List of Figures Figure 1: Personal Health Index (PHI) Rankings Classified by City Density������������������������������������������������������������������������� 4 Figure 2: Relationship of Personal Health Index (PHI) Rankings to Population Density, Parks, and Playgrounds���������������������� 4 Figure 3: Relationship of Personal Health Index (PHI) Rankings to Percent Walking, Biking, or Taking Transit to Work������������� 4 Figure 4: Relationship of Personal Health Index (PHI) to ParkRelated Expenditures����������������������������������������������������������� 5 Figure 5: Relationship of Personal Health Index (PHI) Rankings to Parkland as Percentage of City Area��������������������������������� 5 Figure 6: Relationship of Personal Health Index (PHI) Rankings to Amount of Farmers’ Markets��������������������������������������������� 5 Figure 7: Personal Health Index (PHI) Rankings and Low-Density Cities������������������������������������������������������������������������������� 8 Figure 8: Relationship of Personal Health Index (PHI) Rankings to Parkland as Percentage of City Area in Low-Density Cities� 8 Figure 9: Relationship of Personal Health Index (PHI) Rankings to Park-Related Expenditures of Low-Density Cities��������������� 8 Figure 10: Relationship of Personal Health Index (PHI) Rankings to Amount of Parks and Playgrounds in Low-Density Cities���� 9 Figure 11: Relationship of Personal Health Index (PHI) to Percent Walking, Biking, or Taking Transit to Work in Low-Density Cities���������������������������������������������������������������������������������� 9 Figure 12: Relationship of Personal Health Index (PHI) Rankings to Amount of Farmers’ Markets in Low-Density Cities������������ 9 Figure 13: Population of Healthy Low-Density Cities and Indianapolis������������������������������������������������������������������������������ 14 Figure 14: Parkland as Percentage of City Area in Healthy LowDensity Cities and Indianapolis������������������������������������������� 14 Figures 15: Acres of Parkland by City and Agency������������� 15 Figures 16: Percentage of Park Types in Healthy Low-Density Cities and Indianapolis������������������������������������������������������� 16 Figure 17: Amount of Parks and Playgrounds in Healthy LowDensity Cities and Indianapolis������������������������������������������� 17 Figure 18: Park-Related Expenditures Comparison between Healthy Low-Density Cities and Indianapolis������������������������ 17 Figures 19: Total Spending on Parks and Recreation per Resident, by City and Agency��������������������������������������������������� 18 Figure 20: Percent of Residents Walking, Biking, or Taking Transit to Work in Healthy Low-Density Cities and Indianapolis (Metropolitan Statistical Area Statistics)�������������������������������������� 20 Figure 21: Percent of Residents Walking, Biking, or Taking Transit to Work in Healthy Low-Density Cities and Indianapolis (City Statistics)�������������������������������������������������������������������������� 20 Figure 22: Percent of Residents Walking to Work in Healthy Low-Density Cities and Indianapolis; 2000, 2005, 2010������ 21 ii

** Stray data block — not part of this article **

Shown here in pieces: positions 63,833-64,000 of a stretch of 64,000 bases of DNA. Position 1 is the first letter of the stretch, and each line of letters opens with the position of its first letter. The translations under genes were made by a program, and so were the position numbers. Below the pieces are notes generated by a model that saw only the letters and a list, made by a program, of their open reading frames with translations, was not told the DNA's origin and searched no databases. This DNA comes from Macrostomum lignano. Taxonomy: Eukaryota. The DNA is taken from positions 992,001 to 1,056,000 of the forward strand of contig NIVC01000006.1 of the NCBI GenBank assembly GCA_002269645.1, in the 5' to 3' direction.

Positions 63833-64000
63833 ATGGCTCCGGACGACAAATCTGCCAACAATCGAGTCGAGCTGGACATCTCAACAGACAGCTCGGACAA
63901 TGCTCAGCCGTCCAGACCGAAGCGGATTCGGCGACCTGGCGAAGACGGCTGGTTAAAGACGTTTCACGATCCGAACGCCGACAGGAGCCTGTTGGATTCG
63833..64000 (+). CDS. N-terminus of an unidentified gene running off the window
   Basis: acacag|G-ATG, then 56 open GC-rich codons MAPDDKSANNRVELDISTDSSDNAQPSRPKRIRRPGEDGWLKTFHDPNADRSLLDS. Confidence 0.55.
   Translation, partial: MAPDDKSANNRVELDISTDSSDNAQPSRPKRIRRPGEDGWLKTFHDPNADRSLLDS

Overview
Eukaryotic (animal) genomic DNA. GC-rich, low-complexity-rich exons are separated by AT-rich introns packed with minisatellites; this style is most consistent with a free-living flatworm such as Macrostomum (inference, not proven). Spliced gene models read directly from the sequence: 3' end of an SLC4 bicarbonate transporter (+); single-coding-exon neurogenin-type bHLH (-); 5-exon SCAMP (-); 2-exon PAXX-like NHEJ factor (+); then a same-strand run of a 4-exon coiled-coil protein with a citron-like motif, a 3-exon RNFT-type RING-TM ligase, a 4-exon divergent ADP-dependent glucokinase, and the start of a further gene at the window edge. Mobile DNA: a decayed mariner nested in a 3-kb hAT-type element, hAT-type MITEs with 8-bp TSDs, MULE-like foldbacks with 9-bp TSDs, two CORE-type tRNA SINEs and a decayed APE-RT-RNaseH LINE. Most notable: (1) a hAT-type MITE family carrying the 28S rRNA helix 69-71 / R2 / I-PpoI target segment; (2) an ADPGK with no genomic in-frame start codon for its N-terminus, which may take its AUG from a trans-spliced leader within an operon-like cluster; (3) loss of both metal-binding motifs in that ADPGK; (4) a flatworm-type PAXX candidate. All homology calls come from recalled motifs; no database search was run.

Figure 23: Percent of Residents Biking to Work in Healthy LowDensity Cities and Indianapolis; 2000, 2005, 2010������������� 22 Figure 24: Percent Taking Public Transit to Work in Healthy Low-Density Cities and Indianapolis; 2000, 2005, 2010������ 22 Figure 25: Pedestrian and Bicyclist Fatalities in Healthy LowDensity Cities and Indianapolis������������������������������������������� 23 Figure 26: Relationship between Pedestrian/Bicyclist Fatalities and Percent Walking or Biking to Work in Healthy Low-Density Cities and Indianapolis������������������������������������������������������� 24